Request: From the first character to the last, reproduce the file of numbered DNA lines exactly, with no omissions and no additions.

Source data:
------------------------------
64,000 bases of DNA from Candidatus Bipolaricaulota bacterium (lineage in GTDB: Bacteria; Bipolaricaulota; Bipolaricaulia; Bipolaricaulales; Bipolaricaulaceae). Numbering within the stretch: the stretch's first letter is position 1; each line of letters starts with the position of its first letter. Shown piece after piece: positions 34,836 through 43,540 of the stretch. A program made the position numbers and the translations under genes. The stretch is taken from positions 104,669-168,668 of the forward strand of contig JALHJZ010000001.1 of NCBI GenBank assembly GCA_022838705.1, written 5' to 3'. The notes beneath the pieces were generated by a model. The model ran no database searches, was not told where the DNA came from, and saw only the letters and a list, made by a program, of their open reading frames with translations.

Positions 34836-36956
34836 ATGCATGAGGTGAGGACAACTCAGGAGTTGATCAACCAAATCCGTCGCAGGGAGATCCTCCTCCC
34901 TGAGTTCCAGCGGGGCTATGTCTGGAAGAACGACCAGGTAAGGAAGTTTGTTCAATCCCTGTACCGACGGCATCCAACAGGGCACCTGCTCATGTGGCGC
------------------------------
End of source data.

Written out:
64,000 bases of DNA from Candidatus Bipolaricaulota bacterium (lineage in GTDB: Bacteria; Bipolaricaulota; Bipolaricaulia; Bipolaricaulales; Bipolaricaulaceae). Numbering within the stretch: the stretch's first letter is position 1; each line of letters starts with the position of its first letter. Shown piece after piece: positions 34,836 through 43,540 of the stretch. A program made the position numbers and the translations under genes. The stretch is taken from positions 104,669-168,668 of the forward strand of contig JALHJZ010000001.1 of NCBI GenBank assembly GCA_022838705.1, written 5' to 3'. The notes beneath the pieces were generated by a model. The model ran no database searches, was not told where the DNA came from, and saw only the letters and a list, made by a program, of their open reading frames with translations.

Positions 34836-36956
34836 ATGCATGAGGTGAGGACAACTCAGGAGTTGATCAACCAAATCCGTCGCAGGGAGATCCTCCTCCC
34901 TGAGTTCCAGCGGGGCTATGTCTGGAAGAACGACCAGGTAAGGAAGTTTGTTCAATCCCTGTACCGACGGCATCCAACAGGGCACCTGCTCATGTGGCGC